We are begging you to install low-tech rungs in the ladder of technology to fill the gap between you and planet Earth so as to build a stable foundation on which you can relax.


    While reading through this sample list below, mark which TPP Experiments are attractive to you, and jot down notes about others that you may think of.

     

    This does not mean that you promise to do these Experiments, or even that you know how to do these Experiments. You are simply marking or creating Experiments that might turn you on to try.

  • Outer Low-Tech Skills

    You can connect to immensely intelligent and abundant outer resources that modern culture knows nothing about.

    Collect and dry your own Squash Seeds

    You can eat the seeds later, or plant them to grow your own squash!

    Change 4 square meters of land into a Vegetable Garden

    Inner Permaculture begins with Outer Permaculture

    Even if it is only potted tomatoes on your balcony, those tomatoes will taste different from store-bought. Vegetables grow in the dirt. There are bugs. There are gophers. The sun matters. The rain matters. Vegetables eat cow manure and rotting dead stuff. Then you eat the vegetables. This is Edgework.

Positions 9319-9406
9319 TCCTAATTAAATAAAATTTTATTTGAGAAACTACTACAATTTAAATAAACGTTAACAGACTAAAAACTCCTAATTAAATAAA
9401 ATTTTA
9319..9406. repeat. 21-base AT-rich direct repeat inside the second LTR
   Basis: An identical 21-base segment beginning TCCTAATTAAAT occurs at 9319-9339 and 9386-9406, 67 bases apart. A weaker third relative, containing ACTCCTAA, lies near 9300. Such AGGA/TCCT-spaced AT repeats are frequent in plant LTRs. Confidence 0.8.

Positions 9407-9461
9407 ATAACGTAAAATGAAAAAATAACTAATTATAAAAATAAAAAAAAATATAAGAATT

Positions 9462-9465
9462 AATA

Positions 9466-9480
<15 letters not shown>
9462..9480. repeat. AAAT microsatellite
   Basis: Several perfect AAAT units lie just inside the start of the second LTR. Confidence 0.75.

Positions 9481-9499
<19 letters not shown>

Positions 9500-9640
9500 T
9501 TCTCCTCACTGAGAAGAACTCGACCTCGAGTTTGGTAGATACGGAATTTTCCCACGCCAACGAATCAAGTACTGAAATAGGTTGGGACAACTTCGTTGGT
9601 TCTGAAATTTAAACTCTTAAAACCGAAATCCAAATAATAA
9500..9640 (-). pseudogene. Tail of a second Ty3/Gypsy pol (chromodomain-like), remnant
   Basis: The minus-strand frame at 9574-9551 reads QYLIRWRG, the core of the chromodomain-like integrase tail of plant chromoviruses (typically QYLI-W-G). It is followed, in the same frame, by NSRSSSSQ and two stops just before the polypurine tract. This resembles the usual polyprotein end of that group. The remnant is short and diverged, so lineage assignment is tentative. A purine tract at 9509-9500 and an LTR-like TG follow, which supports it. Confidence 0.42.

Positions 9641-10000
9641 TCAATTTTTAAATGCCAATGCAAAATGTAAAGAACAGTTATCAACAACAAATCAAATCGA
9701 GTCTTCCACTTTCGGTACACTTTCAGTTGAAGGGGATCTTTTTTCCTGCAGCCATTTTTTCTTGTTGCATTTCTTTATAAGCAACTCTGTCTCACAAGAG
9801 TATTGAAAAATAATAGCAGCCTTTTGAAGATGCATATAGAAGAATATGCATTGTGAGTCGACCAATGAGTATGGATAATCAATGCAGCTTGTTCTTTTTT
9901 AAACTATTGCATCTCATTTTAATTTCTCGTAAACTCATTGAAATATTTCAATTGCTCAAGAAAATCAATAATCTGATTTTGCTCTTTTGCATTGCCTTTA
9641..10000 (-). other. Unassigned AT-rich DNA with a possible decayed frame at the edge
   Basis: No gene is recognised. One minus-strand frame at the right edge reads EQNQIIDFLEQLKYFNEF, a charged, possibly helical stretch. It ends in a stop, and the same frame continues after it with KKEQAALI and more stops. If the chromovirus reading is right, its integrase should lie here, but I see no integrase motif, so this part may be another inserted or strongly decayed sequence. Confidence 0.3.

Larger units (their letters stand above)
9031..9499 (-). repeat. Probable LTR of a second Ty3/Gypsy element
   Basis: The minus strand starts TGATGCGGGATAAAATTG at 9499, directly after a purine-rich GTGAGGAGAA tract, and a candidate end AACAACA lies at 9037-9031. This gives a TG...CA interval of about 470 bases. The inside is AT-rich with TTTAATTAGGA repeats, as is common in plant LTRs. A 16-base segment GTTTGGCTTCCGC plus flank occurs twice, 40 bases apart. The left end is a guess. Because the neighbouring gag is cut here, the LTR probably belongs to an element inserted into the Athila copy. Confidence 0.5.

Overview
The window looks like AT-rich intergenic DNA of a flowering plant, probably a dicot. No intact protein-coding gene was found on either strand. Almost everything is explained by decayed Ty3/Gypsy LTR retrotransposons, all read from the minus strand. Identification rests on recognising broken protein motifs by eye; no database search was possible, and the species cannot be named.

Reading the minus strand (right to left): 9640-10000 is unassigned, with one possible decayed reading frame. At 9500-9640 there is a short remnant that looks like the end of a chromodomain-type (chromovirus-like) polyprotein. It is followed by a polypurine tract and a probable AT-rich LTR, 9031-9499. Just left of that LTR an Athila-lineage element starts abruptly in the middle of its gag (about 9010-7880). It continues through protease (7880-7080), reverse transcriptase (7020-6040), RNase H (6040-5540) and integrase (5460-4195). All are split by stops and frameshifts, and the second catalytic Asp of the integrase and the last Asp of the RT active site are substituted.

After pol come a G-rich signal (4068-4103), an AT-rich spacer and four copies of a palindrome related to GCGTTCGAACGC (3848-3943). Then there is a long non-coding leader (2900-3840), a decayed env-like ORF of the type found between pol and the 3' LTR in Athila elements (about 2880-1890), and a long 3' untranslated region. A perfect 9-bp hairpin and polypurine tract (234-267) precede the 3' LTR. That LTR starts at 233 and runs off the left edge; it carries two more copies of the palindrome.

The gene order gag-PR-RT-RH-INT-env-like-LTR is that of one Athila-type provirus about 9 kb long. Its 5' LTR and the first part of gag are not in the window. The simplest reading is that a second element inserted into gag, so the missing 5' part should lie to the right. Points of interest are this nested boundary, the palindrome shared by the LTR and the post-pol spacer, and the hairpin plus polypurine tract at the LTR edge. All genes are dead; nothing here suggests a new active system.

Make your own Shoes out of Recycled Car Tires

    After walking in them for 50,000 miles you can get them retreaded!

    Connect to Gaia

    Connect to your Bright Principles

    Connect to Other People's Resources

    Choice Making, Wisdom Council, Dynamic Facilitation, Circular Meeting Technologies

    Connect to the Void

    Make Your Grounding Cord

    Make Your Bubble

    Connect to Your Archetypal Lineage

    Share The Joys Of Protecting And Sharing Seeds

    http://kokopelli-semences.fr

     

    Go Barefoot

    Taking your shoes off and exposing the sensitive soles of your feet to the textures and temperatures of the surface of planet earth adds dimensions to your experience. Walk barefoot, even in the rain. (Leaving bare footprints in the snow really makes your neighbors wonder about you.) Take your shoes and socks off at the office. Whose office is it anyway? Make your house a shoes-off house.